The debut of the 'No-Fad Diet' comes at an important time in the national discussion on weight loss (65% of adults in America are overweight, and almost one-third of these are obese, which puts them at an increased risk for heart disease and stroke—the first and third leading causes of death among Americans).

The book includes practical tools and tips to help dieters. Over 190 recipes complete the menu-planning section, with delicious options for main dishes, desserts, and more.

Initiative Against Childhood Obesity

It is not enough to fight heart disease today. Prevention must start young, because childhood obesity is a major threat to the nation's children. The AHA has responded by forming an alliance with the Clinton Foundation and Governor Mike Huckabee (R-Ark.) to influence the decisions and health behavior of young people. Together, pre-emptive measures must be taken against obesity to ensure that future generations will not struggle with illnesses associated with poor food choices and lack of physical activity. Consider these facts: based on data from National Health and Nutrition Examination Survey (NHANES) (1999 to 2000), the prevalence of overweight in children ages six to 11 and adolescents ages 12 to 19 has more than tripled since the period between 1963 and 1965.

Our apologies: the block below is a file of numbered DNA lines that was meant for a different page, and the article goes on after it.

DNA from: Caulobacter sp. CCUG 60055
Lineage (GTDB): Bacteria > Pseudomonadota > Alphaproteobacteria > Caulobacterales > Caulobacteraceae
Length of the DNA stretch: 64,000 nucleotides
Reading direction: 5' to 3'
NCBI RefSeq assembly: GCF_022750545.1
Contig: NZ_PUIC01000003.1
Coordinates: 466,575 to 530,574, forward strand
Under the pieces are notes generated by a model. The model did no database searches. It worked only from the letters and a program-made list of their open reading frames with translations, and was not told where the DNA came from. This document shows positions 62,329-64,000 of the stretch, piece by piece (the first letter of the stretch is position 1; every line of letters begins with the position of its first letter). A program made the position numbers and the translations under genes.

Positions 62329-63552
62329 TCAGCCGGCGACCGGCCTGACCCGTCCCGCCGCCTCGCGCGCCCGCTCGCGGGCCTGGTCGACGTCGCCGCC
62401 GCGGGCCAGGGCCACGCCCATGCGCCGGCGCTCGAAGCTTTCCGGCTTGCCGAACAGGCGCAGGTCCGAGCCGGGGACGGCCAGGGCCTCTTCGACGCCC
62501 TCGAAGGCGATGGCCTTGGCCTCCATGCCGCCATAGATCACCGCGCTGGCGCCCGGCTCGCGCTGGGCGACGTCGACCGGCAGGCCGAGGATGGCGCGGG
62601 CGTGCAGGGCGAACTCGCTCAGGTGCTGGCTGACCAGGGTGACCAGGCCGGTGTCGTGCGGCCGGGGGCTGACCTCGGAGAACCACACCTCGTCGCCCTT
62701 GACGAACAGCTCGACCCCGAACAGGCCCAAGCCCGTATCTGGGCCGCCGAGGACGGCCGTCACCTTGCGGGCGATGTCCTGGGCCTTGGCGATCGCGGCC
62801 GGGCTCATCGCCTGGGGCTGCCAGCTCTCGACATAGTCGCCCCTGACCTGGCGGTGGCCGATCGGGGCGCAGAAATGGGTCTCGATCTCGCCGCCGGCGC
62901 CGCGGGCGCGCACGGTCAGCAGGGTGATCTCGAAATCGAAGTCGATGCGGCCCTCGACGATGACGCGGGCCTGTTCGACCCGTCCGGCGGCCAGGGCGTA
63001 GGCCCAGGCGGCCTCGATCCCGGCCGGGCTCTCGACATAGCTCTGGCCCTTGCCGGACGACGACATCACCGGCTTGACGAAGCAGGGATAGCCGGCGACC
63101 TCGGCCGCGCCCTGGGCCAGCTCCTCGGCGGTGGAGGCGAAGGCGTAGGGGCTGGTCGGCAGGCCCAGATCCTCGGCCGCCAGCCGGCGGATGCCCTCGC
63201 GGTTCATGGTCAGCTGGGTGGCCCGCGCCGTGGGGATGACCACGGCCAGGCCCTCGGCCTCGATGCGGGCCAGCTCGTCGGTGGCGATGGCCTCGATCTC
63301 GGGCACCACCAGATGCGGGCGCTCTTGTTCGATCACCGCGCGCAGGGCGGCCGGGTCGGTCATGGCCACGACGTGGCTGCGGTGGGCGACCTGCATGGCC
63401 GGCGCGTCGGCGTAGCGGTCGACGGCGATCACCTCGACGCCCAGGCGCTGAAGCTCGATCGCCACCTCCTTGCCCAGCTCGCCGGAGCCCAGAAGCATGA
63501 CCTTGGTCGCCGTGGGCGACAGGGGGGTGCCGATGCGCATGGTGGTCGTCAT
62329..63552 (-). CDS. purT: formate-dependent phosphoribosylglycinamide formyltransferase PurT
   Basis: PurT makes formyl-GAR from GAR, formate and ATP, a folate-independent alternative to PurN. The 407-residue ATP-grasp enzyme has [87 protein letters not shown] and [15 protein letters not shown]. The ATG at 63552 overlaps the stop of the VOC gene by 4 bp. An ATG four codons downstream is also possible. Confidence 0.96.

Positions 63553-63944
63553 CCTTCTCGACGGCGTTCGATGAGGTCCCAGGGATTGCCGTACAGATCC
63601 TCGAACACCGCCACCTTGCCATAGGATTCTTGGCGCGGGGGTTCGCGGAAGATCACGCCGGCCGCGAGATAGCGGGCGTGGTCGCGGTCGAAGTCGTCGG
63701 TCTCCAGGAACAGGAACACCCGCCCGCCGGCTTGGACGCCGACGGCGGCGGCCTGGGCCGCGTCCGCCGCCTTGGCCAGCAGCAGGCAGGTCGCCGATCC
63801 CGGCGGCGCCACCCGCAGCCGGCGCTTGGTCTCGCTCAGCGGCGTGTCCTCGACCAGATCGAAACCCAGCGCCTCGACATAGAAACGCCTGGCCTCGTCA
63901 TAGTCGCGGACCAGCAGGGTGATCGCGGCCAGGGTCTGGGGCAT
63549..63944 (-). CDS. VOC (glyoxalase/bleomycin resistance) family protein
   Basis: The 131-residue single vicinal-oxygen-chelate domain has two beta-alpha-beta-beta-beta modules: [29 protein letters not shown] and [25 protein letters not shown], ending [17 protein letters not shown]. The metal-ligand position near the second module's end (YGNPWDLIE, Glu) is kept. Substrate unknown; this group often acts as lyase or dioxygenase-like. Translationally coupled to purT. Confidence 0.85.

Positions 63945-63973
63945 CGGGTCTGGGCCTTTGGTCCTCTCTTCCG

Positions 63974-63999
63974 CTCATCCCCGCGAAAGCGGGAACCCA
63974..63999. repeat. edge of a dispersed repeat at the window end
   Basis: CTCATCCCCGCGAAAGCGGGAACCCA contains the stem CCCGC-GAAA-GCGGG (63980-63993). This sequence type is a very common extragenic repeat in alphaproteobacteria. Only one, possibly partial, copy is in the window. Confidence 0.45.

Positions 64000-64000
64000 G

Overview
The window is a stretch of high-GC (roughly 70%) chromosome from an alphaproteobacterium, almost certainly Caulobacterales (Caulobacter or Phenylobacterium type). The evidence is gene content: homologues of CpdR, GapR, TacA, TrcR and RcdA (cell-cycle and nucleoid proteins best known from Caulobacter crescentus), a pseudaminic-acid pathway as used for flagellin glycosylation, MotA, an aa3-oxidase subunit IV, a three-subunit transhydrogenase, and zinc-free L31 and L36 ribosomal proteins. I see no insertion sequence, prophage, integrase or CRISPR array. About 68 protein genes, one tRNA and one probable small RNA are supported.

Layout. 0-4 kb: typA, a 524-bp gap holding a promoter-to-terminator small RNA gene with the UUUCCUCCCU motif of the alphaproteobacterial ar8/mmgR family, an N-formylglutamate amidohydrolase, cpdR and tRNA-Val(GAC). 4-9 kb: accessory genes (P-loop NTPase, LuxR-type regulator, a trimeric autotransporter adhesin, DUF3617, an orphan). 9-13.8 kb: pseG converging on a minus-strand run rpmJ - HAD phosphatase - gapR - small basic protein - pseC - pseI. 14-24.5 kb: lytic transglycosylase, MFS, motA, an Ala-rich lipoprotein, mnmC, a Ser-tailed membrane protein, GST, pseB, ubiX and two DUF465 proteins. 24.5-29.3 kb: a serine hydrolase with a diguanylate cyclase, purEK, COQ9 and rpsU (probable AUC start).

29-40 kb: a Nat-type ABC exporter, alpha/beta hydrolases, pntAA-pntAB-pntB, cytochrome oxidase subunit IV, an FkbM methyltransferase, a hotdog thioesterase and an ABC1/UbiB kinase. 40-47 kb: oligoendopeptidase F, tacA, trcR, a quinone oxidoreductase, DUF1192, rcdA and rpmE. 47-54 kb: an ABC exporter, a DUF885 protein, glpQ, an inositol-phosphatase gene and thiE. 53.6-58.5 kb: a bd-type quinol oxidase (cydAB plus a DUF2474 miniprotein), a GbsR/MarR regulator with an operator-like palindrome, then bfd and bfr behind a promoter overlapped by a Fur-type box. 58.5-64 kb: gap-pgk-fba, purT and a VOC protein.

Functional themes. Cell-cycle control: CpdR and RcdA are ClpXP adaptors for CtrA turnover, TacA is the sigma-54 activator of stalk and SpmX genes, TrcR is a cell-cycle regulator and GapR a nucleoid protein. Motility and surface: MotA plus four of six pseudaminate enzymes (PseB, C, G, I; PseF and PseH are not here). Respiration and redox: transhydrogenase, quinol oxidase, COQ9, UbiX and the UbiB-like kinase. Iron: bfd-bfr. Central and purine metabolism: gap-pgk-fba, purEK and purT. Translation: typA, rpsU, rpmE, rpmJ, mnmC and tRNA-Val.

• Today more than twice as many children—and almost three times as many teens—are overweight as in 1980.
  • Between 1977 and 1994, overall calorie consumption increased by about 9% in adolescent boys and about 7% in adolescent girls.2
  • Among high school students, only 23.6% of males and 20.3% of females eat five or more servings of fruits and vegetables per day.3
  • Obesity-associated annual hospital costs for children more than tripled between 1979 and 1999.4
  • A national study reports that only 8% of elementary schools, 6.4% of middle/junior high schools, and 5.8% of senior high schools provide daily physical education or its equivalent (150 minutes per week for elementary schools, 225 minutes per week for middle/junior and senior high schools) for the entire school year for students in all grades in the school.5
  • Most obese children already have at least one other major risk factor for cardiovascular disease, such as high blood cholesterol, high triglycerides, diabetes, or high blood pressure. These risk factors were previously found mainly in adults, not children.6
  • There is significant social stigmatization and poor self-image associated with childhood and adolescent obesity.7 

The shared goal is to raise public awareness about the serious threat posed by this growing public health problem and to take steps to improve children's health. The Alliance for a Healthier Generation has set a goal of stopping the increasing prevalence of childhood obesity in the US by 2010.The aim is to foster an environment that helps all children pursue a healthy lifestyle.